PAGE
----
AMC Entertainment Holdings (AMC -1.76%) was one of the companies hardest hit by the coronavirus pandemic. Nearly all of its roughly 1,000 movie theaters had to shut their doors to guests at some point in 2020, cutting off virtually 100% of the theater chain's revenue.  

Now, as states have begun easing restrictions on businesses, roughly 98% of AMC theaters have reopened to the public (although many still operate with restricted seating). Still, moviegoers have not yet flocked back to theaters despite now having the option to do so.

This is partly because movie studios have delayed the release of several potentially high-attendance films and partly because these same studios have been making many of the best film releases available simultaneously on streaming services, which has reduced the urgency to watch must-see movies in a theater. 

When AMC reports first-quarter earnings on Thursday, May 6, investors and potential investors will be keen to see the latest revenue figures to know if there is any reason for renewed hope for this troubled stock.

A stock ticker board with COMEBACK written among the numbers.

AMC was losing $130 million per month during shutdowns. Image source: Getty Images.

Stopping the bleeding 

Overall revenue likely remained depressed in the most recent quarter. Although many locations were allowed to reopen throughout the quarter and 2021, AMC's most lucrative markets in New York City and Los Angeles only very recently started reopening and with reduced capacity. Now that major markets are reopened and more than 100 million Americans have been fully vaccinated, movie studios are incentivized to resume releasing films to the big screen.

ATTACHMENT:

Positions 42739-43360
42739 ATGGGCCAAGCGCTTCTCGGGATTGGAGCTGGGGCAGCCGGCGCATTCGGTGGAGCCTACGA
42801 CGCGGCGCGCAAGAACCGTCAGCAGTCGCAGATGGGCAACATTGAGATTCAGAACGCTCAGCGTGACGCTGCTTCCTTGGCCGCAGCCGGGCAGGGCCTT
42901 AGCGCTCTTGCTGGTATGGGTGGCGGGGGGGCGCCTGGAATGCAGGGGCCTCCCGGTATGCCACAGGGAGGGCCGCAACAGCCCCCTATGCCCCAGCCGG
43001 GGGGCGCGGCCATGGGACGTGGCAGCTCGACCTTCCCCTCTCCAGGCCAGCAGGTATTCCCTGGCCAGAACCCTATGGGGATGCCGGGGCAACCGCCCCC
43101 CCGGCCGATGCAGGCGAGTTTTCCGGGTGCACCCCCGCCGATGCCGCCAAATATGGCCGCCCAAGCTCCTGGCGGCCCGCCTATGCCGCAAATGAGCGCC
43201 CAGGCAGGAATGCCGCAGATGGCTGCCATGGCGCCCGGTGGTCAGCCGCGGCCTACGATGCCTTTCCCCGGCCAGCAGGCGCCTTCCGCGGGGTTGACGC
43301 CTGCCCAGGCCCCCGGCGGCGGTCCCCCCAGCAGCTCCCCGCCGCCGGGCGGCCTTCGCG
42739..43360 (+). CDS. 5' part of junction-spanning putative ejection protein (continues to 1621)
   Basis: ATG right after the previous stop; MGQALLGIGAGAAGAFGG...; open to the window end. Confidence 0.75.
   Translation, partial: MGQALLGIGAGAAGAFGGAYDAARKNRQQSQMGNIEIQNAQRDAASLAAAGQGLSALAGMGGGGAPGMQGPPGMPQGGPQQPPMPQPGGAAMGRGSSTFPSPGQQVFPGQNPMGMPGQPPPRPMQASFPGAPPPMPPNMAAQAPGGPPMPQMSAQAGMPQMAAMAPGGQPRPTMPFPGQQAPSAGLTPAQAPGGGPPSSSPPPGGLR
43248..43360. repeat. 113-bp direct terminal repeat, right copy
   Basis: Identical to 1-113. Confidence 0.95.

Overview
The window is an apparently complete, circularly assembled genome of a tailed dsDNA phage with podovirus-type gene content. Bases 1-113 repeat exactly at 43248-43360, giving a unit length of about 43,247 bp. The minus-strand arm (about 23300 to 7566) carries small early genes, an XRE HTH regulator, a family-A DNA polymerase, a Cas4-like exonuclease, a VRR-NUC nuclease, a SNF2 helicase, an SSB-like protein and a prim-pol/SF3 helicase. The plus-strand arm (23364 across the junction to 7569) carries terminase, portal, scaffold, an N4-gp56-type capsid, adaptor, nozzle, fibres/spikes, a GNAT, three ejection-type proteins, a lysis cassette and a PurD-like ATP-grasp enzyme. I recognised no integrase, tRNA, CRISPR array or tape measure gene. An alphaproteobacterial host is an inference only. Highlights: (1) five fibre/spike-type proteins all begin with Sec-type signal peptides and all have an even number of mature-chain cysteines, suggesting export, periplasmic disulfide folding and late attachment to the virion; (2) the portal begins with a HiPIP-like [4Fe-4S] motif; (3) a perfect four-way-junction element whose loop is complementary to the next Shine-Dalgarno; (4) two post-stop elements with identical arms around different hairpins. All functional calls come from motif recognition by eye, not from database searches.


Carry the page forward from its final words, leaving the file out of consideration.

Walt Disney(DIS -1.08%)will premiere Cruella, a live-action prequel to the 101 Dalmations animated film, at the end of May and a Marvel superhero film Black Widow on July 9. Each has the potential to bring in hundreds of millions in much-needed revenue for AMC. However, both will also be released for a premium subscription price on Disney+. Other studios are following suit, and the entertainment industry is optimistic about the upcoming summer movie season.

During the closures, AMC was losing an estimated $130 million per month in cash. Therefore, it'll be important for AMC to generate enough revenue to offset its expenses to be at least cash flow neutral. That way, it won't be in danger of running out of cash or needing to raise additional capital to sustain itself. 

Once it reaches that level, its prospects should improve. There's no telling how many people will return to movie theaters in the aftermath of the pandemic or when economic activity will fully return to normalcy. However, you can be certain that any future level is likely to be higher than current attendance. If AMC can at least reach that cash-neutral position, it has more room to negotiate and perhaps buy itself more time to realize a return to normalcy. 

For that reason, revenue is the most important figure you'll want to look at when AMC reports first-quarter results on Thursday. 

What this could mean for investors 

Analysts on Wall Street expect AMC to report revenue of $153 million and a loss per share of $1.26. If it hits the revenue expectations of Wall Street, it would still be a decrease of 84% from the same quarter last year.

Share prices of AMC stock are up a whopping 342% year to date, mostly because of its role in a short-squeeze trading frenzy that occurred in late January. Investors looking for an entertainment stock that can benefit as economies reopen will be better served if they wait for the price of AMC to pull back substantially before starting a position.